Tell us about your role and the team/technology you handle at Zendesk.
As the Customer Experience Strategist and Customer-in-Residence for the Asia Pacific (APAC), my role is to step into the shoes of current and future Zendesk customers and partners to get a deep understanding of their business. This allows me to help them figure out how to optimize their customer experience (CX) strategy in ways that matter to their business. I start by understanding their CX strategy and then analyzing their business operations and customer data in order to provide the right insights that will they scale and become more efficient.
What I love doing most is speaking with other CX leaders about the challenges they face and global best practices. What makes this interesting is that customers no longer compare brands to their competitors, but to the best experience they have ever had. Instead of viewing this as a challenge, brands can see this as an opportunity to approach how they meet customer expectations from different perspectives.
How does Zendesk define Customer Experience Management for Omnichannel B2B campaigns?
Customer Experience Management (CXM) is now about adding value to customers and building a stronger relationship with them. At Zendesk, we see CXM as a step beyond the traditional, one-way, Sales-focused approach, moving towards a more open and flexible view of the entire customer journey. Good CXM focuses on creating real value and collaborating with customers to help address the challenges they are facing.
Traditionally, B2B campaigns engage multiple stakeholders across a variety of channels, which often results in the message being lost due to organizational silos or complex structures within a company. We work with customers to help break down those silos and remind them that their customers – whether B2B or B2C – see them as one company, not separate departments.
To achieve a seamless CXM, companies need to integrate their systems and collaborate more by adopting solutions that allow them to see all their customer data and interactions in one place. This will empower them to make better, more informed decisions based on a complete view of the customer.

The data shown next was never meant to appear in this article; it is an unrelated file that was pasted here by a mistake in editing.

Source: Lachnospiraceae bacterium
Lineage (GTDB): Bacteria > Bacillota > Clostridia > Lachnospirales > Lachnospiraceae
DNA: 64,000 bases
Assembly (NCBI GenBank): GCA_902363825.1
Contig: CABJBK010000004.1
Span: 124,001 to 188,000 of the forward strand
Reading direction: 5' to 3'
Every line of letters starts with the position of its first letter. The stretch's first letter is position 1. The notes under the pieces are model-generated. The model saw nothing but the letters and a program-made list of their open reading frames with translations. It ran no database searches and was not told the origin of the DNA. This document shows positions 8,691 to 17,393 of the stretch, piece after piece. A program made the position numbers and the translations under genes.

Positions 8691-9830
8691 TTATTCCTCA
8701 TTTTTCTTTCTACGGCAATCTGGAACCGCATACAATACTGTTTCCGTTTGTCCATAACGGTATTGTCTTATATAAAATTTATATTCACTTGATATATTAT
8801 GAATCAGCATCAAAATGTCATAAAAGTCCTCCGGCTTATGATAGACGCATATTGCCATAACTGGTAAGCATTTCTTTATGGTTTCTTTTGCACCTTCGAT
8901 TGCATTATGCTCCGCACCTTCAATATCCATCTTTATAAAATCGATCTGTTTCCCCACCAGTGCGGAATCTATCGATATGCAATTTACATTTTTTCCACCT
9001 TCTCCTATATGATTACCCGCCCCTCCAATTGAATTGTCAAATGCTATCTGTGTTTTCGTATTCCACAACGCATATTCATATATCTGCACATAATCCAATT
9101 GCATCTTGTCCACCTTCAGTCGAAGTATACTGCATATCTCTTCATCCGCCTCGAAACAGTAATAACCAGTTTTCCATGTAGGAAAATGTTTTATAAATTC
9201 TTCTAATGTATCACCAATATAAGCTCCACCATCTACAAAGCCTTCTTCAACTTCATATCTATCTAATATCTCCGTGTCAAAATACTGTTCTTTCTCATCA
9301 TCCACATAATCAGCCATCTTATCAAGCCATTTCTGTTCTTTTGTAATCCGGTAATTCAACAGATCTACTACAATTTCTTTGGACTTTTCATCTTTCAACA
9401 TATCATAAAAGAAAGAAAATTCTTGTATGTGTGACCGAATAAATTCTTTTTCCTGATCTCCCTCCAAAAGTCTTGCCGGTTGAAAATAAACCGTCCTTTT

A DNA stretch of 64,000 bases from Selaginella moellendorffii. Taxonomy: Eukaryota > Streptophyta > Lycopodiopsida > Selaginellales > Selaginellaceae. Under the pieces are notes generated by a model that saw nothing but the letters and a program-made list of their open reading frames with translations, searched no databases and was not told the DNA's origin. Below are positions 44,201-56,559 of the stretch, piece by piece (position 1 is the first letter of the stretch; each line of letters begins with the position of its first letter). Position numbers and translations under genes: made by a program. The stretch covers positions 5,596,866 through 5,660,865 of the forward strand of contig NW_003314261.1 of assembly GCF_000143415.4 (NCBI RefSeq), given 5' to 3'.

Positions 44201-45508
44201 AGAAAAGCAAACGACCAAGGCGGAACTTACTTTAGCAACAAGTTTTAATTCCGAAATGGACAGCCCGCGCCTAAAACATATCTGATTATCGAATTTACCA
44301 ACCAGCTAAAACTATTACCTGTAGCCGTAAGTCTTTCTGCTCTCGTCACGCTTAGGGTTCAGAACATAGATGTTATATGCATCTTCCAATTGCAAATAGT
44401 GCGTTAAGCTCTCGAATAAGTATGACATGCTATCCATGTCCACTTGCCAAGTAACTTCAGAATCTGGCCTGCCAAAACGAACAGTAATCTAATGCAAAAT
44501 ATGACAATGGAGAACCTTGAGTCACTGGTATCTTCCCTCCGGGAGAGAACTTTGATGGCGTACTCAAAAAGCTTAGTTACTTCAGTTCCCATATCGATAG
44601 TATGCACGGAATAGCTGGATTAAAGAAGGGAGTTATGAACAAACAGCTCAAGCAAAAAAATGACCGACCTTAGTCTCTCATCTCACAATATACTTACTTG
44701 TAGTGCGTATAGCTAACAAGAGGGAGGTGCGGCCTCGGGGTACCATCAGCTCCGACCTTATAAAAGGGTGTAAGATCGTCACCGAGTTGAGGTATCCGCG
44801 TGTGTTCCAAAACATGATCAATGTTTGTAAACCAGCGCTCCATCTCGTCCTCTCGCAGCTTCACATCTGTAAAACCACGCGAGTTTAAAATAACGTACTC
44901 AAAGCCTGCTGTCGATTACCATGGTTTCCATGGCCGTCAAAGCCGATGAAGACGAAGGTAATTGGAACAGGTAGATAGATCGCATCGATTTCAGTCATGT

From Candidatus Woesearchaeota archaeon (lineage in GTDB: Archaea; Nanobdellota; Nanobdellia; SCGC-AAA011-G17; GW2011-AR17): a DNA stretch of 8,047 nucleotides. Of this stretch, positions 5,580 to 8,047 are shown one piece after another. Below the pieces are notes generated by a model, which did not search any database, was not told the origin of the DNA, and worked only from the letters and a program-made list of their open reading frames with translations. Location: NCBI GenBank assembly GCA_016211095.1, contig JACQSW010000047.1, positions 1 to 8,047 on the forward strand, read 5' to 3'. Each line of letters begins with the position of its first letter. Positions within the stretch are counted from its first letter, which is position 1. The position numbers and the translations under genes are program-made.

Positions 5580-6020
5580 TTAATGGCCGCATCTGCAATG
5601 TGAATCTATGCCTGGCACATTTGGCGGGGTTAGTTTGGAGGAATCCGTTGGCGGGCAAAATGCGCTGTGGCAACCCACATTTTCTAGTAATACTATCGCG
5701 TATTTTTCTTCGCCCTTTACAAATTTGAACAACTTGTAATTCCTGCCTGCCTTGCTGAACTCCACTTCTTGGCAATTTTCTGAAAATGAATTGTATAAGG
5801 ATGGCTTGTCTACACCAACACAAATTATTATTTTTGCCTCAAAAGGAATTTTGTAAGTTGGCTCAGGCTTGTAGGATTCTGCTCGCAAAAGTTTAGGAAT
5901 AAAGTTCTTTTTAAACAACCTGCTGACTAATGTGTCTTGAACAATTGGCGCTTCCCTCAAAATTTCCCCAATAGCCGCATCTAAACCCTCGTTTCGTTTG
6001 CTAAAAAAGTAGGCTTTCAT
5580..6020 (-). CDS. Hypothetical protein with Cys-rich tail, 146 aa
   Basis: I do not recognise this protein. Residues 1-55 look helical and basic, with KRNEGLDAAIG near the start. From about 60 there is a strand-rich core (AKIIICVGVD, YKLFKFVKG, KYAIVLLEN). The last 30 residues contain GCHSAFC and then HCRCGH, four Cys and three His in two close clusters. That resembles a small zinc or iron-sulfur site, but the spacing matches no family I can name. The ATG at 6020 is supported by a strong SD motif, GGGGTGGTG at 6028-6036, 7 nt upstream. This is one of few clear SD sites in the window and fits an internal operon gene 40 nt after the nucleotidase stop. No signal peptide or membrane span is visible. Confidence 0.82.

How do you bring Marketing strategies and technologies together to deliver customer experience?
Successful CX is often described as the art behind the science. I’ll let you decide which is art and which is science! The same could be said for Marketing and Technology.
Marketing and Technology functions are two of the most data-driven disciplines, which thrive on the insights drawn from vast pools of customer behavior data. So when it comes to bringing Marketing strategies and technologies together, the main objective is simple: to put your customers at the center of your business. To paraphrase Steve Jobs, you should work backward from the customer experience you want to provide to the technology you need to make it happen. The result is a product that reflects a thoughtfully designed customer experience.
The advice I give customers is to revisit what your brand or product’s job is, and begin to breakdown any data silos that exist.
How is the APAC market for customer experience products and solutions different from those in North America and Western Europe?
It’s true that North American and much of Europe are more technologically mature than APAC, and therefore are different in terms of technology adoption. Many enterprise businesses in North America and Western Europe have established infrastructure and processes and are in a stage of upgrading their legacy systems. However, businesses in APAC are often integrating digital customer experience solutions for the first time, which often impacts how quickly these businesses adopt the tools.
The biggest difference I see is how complex the APAC region is due to the breadth of diversity, and each market’s unique needs. For example, language support is more of a focus across APAC, due to individual markets often requiring multiple language support as well as English. This type of complexity can extend to data privacy as well, which brings new challenges to scaling CX.
Additionally, different regions respond to solutions in different ways – for instance, the prevalence of smartphones across Asia has caused major shifts in how businesses engage their customers, resulting in chat support channels boosting in popularity. More people across APAC expect to be able to chat with or message businesses in the same convenient way they do with their friends, family, and colleagues. This is consistent with our CX trends research, which found chat to be one of the fastest-growing CX channels in 2019.
What is Personalization and how does it impact customer experience values?
Successful products and services are developed around core features that appeal to a customer’s needs. But what makes a product truly great is the ability to personalize the customer experience beyond mass appeal. Our data shows Personalization – and sometimes even Hyper-Personalization – is expected, but at the same time, customers can be suspicious about how data is used and may hesitate before providing information. What makes the topic of Personalization even more complicated is that the line of over-personalization is different for everyone.